Indirect rule is a term used by historians and political scientists to describe a system of government that was developed in certain British non-colonial dependencies (particularly in parts of Africa and Asia) often called "Protectorates" or "Trucial states". By this system, the day-to-day government and administration of areas both small and large was left in the hands of traditional rulers, who gained prestige and the stability and protection afforded by the Pax Britannica, at the cost of losing control of their external affairs, and often of taxation, communications, and other matters, usually with a small number of European "advisors" effectively overseeing the government of large numbers of people spread over extensive areas.
British African Empire
The ideological underpinnings, as well as the practical application, of indirect rule in Kenya and Nigeria is usually traced to the work of Frederick Lugard, the High Commissioner of the Protectorate of Northern Nigeria from 1899 to 1906. In the lands of the Sokoto Caliphate, conquered by the British Empire at the turn of the century, Lugard instituted a system whereby external, military, and tax control was operated by the British, while most every other aspect of life was left to local pre-British aristocracies who may have sided with the British during or after their conquest. The theory behind this solution to a very practical problem of domination by a tiny group of foreigners of huge populations is laid out in Lugard's influential work, The Dual Mandate in British Tropical Africa.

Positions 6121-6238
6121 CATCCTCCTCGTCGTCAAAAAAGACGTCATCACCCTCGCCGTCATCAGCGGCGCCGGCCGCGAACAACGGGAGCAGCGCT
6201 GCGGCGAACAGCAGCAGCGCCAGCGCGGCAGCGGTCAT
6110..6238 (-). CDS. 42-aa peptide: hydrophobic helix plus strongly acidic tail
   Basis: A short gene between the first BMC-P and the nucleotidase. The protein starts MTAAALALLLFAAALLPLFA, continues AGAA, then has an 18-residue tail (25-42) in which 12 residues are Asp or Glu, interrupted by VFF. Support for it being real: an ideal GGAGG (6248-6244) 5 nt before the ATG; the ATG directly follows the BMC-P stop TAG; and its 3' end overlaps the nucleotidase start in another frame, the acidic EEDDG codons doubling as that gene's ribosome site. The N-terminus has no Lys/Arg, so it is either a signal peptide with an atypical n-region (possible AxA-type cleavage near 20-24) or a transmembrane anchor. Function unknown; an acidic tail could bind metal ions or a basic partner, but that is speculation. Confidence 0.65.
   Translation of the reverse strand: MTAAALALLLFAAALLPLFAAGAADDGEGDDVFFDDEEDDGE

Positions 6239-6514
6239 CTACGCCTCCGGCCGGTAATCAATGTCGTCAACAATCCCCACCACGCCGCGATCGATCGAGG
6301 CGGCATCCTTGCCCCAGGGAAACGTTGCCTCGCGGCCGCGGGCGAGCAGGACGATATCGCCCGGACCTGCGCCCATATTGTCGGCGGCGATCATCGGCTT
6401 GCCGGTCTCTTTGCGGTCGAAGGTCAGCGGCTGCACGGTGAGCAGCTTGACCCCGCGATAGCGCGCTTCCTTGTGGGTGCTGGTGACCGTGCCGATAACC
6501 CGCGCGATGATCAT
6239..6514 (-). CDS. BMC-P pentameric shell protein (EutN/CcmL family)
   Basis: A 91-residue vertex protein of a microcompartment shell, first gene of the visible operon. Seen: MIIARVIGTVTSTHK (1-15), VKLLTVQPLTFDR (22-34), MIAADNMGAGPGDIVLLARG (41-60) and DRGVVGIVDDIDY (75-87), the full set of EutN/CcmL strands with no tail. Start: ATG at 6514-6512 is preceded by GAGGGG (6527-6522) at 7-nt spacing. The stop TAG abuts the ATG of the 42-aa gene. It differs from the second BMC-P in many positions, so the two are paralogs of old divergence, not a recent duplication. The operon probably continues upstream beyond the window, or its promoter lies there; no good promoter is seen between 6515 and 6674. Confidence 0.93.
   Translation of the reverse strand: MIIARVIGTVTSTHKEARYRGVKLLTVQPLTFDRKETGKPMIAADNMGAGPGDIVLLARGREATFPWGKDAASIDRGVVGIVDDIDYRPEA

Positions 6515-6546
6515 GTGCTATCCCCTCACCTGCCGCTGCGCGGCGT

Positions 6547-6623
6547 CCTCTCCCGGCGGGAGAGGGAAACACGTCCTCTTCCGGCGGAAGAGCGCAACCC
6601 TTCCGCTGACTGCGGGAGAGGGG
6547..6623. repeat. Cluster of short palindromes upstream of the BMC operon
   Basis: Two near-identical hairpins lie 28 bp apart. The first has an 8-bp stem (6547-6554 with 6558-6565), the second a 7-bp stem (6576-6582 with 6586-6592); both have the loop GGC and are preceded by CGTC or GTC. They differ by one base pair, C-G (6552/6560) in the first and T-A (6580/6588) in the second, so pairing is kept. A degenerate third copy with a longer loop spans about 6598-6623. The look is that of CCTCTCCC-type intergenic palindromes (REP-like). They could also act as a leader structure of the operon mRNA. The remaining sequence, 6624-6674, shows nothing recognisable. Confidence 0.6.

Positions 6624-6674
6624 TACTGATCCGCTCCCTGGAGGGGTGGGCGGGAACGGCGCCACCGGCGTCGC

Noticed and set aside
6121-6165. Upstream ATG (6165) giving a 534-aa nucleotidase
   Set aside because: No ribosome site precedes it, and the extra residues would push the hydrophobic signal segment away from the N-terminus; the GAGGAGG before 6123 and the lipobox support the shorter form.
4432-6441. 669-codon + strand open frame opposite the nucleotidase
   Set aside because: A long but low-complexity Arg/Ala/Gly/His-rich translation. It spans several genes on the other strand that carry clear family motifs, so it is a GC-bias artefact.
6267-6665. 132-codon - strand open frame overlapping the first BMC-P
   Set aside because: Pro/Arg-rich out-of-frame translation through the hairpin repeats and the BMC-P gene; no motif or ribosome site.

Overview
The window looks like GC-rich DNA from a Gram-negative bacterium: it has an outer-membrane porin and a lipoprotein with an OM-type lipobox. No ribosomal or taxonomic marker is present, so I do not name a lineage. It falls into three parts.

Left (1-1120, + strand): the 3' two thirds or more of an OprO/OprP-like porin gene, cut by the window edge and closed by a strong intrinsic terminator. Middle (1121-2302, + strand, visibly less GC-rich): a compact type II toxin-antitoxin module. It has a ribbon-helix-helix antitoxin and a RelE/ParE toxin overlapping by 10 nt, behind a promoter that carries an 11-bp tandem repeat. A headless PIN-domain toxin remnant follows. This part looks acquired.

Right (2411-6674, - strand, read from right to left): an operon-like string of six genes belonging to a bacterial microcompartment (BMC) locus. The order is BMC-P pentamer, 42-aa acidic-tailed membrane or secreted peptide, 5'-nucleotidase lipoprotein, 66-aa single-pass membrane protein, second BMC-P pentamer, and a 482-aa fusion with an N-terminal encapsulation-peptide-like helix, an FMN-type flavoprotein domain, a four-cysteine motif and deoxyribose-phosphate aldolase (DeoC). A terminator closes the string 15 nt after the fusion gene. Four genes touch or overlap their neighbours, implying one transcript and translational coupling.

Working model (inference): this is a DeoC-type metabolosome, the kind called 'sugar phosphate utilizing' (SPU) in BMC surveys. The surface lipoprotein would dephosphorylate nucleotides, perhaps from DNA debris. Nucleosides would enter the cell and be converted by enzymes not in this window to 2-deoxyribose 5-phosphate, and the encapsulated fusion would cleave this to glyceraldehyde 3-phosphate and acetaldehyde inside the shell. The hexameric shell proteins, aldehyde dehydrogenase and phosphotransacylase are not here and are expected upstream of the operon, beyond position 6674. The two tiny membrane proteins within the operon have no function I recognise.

Britain's Asian empire
The largest application of Indirect rule was in British Asia, in hundreds of pre-colonial states, first seen at work under the East India Company's system of subsidiary alliances in the Indian subcontinent. The areas thus brought into the British sphere of influence became known as the Indian Princely States. Subsequently the same principle was applied in strategic regions on the sea routes to India, especially in the Persian Gulf protected states.
In the British colonies, the laws were typically made by a British Governor and legislative council, but in the protectorates and princely states local rulers retained their traditional administrative authority and ability to legislate, subject to British control of certain areas. Indirect rule was particularly effective in enabling the British to exploit natural resources and raw materials of vast subordinate nations. The establishment of naval and military bases in strategic points around the globe maintained the necessary power to underpin such control.
Practical implementation of indirect rule